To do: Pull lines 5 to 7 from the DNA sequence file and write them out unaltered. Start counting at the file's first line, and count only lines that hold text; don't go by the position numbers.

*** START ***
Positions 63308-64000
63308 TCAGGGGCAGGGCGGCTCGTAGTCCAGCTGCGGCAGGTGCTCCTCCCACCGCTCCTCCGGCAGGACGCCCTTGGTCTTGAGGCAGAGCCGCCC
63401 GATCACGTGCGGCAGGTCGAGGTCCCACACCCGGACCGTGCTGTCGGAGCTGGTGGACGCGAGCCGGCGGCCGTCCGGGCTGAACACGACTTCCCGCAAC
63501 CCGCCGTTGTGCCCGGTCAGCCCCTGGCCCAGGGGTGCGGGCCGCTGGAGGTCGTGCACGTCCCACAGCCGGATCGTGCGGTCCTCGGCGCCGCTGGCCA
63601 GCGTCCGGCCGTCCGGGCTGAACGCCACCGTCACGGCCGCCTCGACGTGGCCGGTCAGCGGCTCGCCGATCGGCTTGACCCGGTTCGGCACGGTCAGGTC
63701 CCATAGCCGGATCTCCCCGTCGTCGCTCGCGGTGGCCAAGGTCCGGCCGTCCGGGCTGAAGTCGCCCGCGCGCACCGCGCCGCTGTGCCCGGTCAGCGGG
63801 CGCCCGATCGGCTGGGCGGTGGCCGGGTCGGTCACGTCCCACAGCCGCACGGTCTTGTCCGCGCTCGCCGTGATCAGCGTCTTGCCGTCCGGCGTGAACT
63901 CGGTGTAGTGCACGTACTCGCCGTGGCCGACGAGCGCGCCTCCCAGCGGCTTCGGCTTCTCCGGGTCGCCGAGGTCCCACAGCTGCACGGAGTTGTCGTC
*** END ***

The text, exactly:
63601 GCGTCCGGCCGTCCGGGCTGAACGCCACCGTCACGGCCGCCTCGACGTGGCCGGTCAGCGGCTCGCCGATCGGCTTGACCCGGTTCGGCACGGTCAGGTC
63701 CCATAGCCGGATCTCCCCGTCGTCGCTCGCGGTGGCCAAGGTCCGGCCGTCCGGGCTGAAGTCGCCCGCGCGCACCGCGCCGCTGTGCCCGGTCAGCGGG
63801 CGCCCGATCGGCTGGGCGGTGGCCGGGTCGGTCACGTCCCACAGCCGCACGGTCTTGTCCGCGCTCGCCGTGATCAGCGTCTTGCCGTCCGGCGTGAACT